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Improving Student Mental Health and Academic Success through On-Campus Nature and Animal Interventions (VP2229)


   Education & Social Sciences

  , Dr Nicola Douglas-Smith,  Thursday, June 30, 2022  Funded PhD Project (UK Students Only)

About the Project

Poor mental health in the university student population is an ongoing global problem and emerging evidence shows a significant worsening of symptoms since the onset of COVID-19. This will place an unprecedented strain on university services that may not be able to meet increased demand. Finding ways to support student mental health, particularly during the transition out of the pandemic and back to on-campus teaching, is a key priority. Improved psychological health, through novel on-campus interventions, will subsequently impact academic motivation and performance, and self-esteem, thus increasing student engagement, reducing retention rates, and ultimately, supporting academic success. Through novel mixed methodology, this project aims to explore current issues relating to student mental health and the subsequent impact on academic success, and barriers to support, and will examine the acceptability, feasibility, and effectiveness of implementing nature and animal-based on-campus interventions to improve student outcomes. The overarching goal is to improve student wellbeing, increase resilience, and improve academic success.

This role involves working within an interdisciplinary team and carrying out mixed methodologies (quantitative and qualitative analysis, creative methods) to address the research questions. The specialisation in the PhD would be in Psychology (PhD in Psychology). The successful candidate will be at the forefront of tackling poor student mental health, making a significant contribution to improving student wellbeing, experience, and academic outcomes. This aligns with UN SDGs Good Health and Wellbeing, Quality Education, and Reduced Inequalities.

 This project is led by Dr Roxanne Hawkins (Lecturer in Psychology) and will be based in the Division of Psychology, School of Education and Social Sciences, Paisley, Scotland, UK (with potential travel to Lanarkshire campus), working with Dr Nicola-Douglas-Smith (Lecturer in Psychology), and Dr Nick Jenkins (Senior Lecturer in Sociology & Social Policy). Find more about the school here: https://www.uws.ac.uk/about-uws/academic-schools/school-of-education-social-sciences/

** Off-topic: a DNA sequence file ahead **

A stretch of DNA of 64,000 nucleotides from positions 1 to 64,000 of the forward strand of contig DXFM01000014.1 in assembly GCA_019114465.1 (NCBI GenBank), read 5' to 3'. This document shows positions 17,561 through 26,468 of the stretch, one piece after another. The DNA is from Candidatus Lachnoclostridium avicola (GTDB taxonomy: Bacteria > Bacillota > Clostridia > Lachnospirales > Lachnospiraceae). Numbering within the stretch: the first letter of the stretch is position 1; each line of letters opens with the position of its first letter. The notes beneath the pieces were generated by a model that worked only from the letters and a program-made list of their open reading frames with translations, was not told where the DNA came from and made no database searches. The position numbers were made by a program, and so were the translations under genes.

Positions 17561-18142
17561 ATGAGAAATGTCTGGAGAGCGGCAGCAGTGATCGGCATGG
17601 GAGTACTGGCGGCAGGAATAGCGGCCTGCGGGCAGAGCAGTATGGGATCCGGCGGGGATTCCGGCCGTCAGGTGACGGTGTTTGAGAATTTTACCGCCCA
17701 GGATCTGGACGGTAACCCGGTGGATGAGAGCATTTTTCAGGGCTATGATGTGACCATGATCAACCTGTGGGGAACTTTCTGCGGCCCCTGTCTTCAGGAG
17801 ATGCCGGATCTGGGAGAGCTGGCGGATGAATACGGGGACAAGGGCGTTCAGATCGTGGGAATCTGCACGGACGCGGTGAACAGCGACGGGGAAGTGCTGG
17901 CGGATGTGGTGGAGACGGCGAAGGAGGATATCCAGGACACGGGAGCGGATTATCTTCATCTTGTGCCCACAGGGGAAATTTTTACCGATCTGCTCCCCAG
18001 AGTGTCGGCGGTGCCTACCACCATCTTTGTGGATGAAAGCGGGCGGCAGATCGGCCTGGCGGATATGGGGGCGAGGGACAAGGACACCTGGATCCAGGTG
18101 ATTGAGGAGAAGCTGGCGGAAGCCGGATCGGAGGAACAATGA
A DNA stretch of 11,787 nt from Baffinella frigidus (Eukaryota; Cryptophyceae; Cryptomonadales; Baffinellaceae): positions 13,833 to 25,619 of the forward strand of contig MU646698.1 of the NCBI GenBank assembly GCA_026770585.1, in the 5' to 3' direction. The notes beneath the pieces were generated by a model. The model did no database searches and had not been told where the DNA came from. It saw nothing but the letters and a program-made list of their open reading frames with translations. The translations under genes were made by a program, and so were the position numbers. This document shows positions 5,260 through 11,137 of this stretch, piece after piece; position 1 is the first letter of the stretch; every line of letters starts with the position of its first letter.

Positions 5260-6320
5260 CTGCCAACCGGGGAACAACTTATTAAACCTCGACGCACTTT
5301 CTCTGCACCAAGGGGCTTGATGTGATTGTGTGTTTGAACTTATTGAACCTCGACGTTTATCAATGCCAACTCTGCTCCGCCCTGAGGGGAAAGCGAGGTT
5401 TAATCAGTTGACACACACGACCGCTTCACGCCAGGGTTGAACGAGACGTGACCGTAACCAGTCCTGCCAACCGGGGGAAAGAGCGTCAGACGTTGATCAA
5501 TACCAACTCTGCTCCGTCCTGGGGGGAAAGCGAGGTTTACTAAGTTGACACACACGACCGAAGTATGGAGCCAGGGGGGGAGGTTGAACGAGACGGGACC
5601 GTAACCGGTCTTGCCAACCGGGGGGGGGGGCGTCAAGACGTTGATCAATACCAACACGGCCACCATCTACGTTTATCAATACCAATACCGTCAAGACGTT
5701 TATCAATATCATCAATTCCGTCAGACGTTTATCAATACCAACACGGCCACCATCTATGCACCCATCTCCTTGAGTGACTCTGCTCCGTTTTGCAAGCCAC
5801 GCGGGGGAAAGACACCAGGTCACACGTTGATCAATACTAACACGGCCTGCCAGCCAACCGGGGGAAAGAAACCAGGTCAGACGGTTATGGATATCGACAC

Candidates should hold a first or second class honours degree from a university in the United Kingdom in a relevant discipline. Please quote the Project Reference number above when submitting your research proposal.

 In the first instance, any informal enquiries and applications to these competitive studentships should be made by email to Dr Roxanne Hawkins (). Successful applicants will be asked to submit the application through the UWS online system (https://www.uws.ac.uk/study/research-degrees/admissions-application/).


Funding Notes

The University of the West of Scotland (UWS) is seeking to attract a PhD candidate of outstanding ability and commitment to join its vibrant and growing programme of internationally excellent research. The funded studentships are open to UK citizens and EU applicants with pre-settled or settled status. Funding for applicants meeting these criteria will cover UK fees and they will also receive an annual stipend (currently £15,609)

References

Baur, J. (2020). Campus community gardens and student health: A case study of a campus garden and student well-being. Journal of American College Health, 1-8.
Ward‐Griffin, E., Klaiber, P., Collins, H. K., Owens, R. L., Coren, S., & Chen, F. S. (2018). Petting away pre‐exam stress: The effect of therapy dog sessions on student well‐being. Stress and Health, 34(3), 468-473.

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